this ceremonial morning,
as minds, like the rain,
drum a gentle retreat.

Poetry of poppies perpetuates clichés
in memoried half-truths,
but none can know the full truth of each tale,
or the million tales untold.

© Philip Lancaster, November 2008/March 2011

When I visited the Front Lines, one thing stood out for me: the architecture of memorial, for which Edwin Lutyens was in a large part responsible, and the sheer quantity of headstones, spoke louder than any poem, or music, than any documentary or book.  Closer to home, almost every town and village in this country is scarred with a memorial to those who died in the First World War, often appended by those who died in the Second.  These individual memorials are being recorded in a project that is perhaps long overdue, but which is perfect for the internet.  However, the sheer scale and numbers of the memorials in France and Belgium is staggering; not only the British, but the allied and more austere German cemeteries also.  I would tell those who don’t understand why we should remember to visit Tyne Cot (particularly at sunset), or the Canadian memorial on Vimy Ridge, or Thiepval, or any of the smaller cemeteries dotted apparently randomly in the countryside.  These places are numbing, but the monumental beauty is noble and timeless. We must Remember and understand, whether through art, memorial, documentary, book or otherwise, why we are Remembering.

The Fascination of Manuscripts

‘[…] poetical manuscripts very often preserve reconsidered readings in the cancellations, deletions, corrections, rewritings, interlinear interpolations and the like at various stages of drafting.  These can catch the poet in the workshop, at the anvil; pause the sparks, so to speak, as in a photograph. […] Being able to observe these creative processes in progress put poetical drafts among the unclaimed wonders of the world – perhaps because they capture exceptional human beings in their most noble, most godlike, role […].  Such drafts are relics, sacred, holy in their way.’

So writes Roy Davids in his insightful introduction to the forthcoming major sale of poetical manuscripts at Bonhams in April and May; the sale of a major collection accumulated by Roy Davids.  (See the Bonhams website for details)

The scope and extent of Davids’ collection is extraordinary, with manuscripts the like of which one rarely, if ever, sees coming up for sale.  The catalogue has yet to be released, but the few tantalising details so far released include manuscripts by Samuel Coleridge Taylor, John Keats, Charlotte Bronte, Gerard Manley Hopkins, Thomas Hardy, T.S. Eliot, Ted Hughes, Sylvia Plath and John Betjeman.  The contents of one manuscript has been divulged in The Independent : a previously unpublished poem by A.E. Housman, for which see here.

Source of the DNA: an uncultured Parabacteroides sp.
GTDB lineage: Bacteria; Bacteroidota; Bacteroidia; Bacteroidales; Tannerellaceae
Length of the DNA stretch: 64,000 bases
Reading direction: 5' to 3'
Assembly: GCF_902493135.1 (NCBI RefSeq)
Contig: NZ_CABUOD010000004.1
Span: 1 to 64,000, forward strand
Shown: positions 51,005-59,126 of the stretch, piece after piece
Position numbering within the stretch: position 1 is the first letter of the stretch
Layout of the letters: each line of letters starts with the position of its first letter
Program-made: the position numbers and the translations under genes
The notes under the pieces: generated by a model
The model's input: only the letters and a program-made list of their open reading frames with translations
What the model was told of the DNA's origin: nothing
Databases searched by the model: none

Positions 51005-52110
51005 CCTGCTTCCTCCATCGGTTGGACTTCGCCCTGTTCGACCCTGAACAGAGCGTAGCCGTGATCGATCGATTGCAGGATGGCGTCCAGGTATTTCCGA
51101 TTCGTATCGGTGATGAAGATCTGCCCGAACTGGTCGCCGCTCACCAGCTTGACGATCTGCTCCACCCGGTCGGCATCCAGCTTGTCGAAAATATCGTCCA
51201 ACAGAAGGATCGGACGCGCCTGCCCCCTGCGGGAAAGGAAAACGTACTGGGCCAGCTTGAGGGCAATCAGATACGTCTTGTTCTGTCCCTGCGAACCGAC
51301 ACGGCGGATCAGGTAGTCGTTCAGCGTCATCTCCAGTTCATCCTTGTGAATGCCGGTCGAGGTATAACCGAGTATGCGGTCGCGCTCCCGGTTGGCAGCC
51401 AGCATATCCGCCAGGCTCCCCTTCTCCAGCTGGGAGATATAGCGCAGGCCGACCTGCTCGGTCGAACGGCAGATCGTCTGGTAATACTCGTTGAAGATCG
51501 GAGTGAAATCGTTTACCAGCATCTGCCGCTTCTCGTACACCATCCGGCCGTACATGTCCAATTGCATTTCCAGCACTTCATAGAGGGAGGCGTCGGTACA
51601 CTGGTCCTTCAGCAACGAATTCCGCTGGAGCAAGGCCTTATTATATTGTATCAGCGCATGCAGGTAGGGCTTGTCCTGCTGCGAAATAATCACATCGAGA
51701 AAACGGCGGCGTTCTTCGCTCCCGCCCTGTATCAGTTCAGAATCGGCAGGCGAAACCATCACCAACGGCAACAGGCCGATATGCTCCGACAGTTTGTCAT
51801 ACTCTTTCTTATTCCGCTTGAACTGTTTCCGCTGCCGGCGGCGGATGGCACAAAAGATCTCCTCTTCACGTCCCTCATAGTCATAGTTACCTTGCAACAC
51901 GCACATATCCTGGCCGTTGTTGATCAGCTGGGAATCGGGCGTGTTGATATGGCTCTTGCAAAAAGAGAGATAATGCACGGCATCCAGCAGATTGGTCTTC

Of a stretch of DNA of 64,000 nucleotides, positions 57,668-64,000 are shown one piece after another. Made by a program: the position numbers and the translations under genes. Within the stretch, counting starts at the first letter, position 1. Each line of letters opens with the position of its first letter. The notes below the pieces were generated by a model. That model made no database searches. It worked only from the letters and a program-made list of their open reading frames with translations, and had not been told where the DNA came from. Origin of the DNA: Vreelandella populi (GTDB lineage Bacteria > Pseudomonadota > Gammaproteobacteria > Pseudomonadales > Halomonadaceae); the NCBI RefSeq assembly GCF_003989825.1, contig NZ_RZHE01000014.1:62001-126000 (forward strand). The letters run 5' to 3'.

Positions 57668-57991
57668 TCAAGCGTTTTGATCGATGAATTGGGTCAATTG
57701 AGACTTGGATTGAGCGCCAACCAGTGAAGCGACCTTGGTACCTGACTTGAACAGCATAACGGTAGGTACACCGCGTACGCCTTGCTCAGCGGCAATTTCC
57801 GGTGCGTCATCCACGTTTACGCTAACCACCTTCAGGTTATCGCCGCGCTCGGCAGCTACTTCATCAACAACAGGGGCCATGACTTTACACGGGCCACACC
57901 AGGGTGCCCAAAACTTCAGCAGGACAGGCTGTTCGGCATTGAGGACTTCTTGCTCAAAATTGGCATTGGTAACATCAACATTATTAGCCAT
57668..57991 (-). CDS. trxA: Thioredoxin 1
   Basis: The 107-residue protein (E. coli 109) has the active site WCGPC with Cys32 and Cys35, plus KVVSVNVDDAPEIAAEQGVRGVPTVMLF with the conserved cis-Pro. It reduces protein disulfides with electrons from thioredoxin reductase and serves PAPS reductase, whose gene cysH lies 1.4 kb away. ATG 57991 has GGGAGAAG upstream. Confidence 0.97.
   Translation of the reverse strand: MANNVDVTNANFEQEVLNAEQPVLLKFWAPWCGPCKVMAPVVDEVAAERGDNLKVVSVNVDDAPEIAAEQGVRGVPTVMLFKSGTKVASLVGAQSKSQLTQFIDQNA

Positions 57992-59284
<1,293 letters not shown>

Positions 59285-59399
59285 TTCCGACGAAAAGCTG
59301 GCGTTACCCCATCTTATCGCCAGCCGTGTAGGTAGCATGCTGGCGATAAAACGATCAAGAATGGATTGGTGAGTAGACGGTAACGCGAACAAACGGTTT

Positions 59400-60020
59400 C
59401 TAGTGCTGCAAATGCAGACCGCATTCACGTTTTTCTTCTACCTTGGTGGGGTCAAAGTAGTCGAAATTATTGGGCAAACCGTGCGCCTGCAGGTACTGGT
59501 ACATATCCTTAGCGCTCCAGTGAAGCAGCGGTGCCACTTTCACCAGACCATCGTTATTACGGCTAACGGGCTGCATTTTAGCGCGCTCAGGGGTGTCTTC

As Davids tells us in his introduction, he began accumulating the material in the early 1970s, when poetry manuscripts were little regarded and available cheaply – a situation which accounts for the fact that so many manuscripts of major English poets are now in America, notably in the Berg Collection (New York Public Library) and in the Harry Ransom Center, University of Texas.  The fact that large collections of work by twentieth century English poets have emigrated is a source of some sadness and frustation to myself and other scholars of the period – but at least they are preserved and in a place in which they will be cared for and are accessible.  I hope that as many as possible might stay in Britain, but know that the Americans in particular will be vying for these materials.  I hope that there will be archives and societies now clamouring to raise the funds to allow them to bid on these things and ensuring that they go to a safe and appreciative home.  How I should like to be able to afford a couple of the items myself!

Having worked closely with the manuscripts of Ivor Gurney (whose manuscripts do not appear in this sale) and others, I know only too well the frisson that an original manuscript can give you.  Joy Finzi likened such things to a piece of ‘the True Cross’ – echoing Davids’ view of these fragile items.  For those of us who believe in poetry and music, there are few objects quite so special.

Coming Out : The Name and Nature of the Poet

It is a time for the consideration of New Year resolutions; a time to think of tweaking or in some small way to redefine what you are or hope to be in the coming year. At the beginning of 2011 I made a decision which has only found some small voice, but which continues as one of my resolutions for the coming year:  In all my work as a researcher, editor, writer etc., I spend my days working with the creative output of others; I channel my thoughts and ideas through the output of mostly long dead composers and poets. This certainly continues to be the case, but in 2011 I sought to find space for my own creativity, in answer to long held desires to both compose music and write poetry. Why should I live wholly through the work of another when my own work might bring me some (greater?) fulfilment?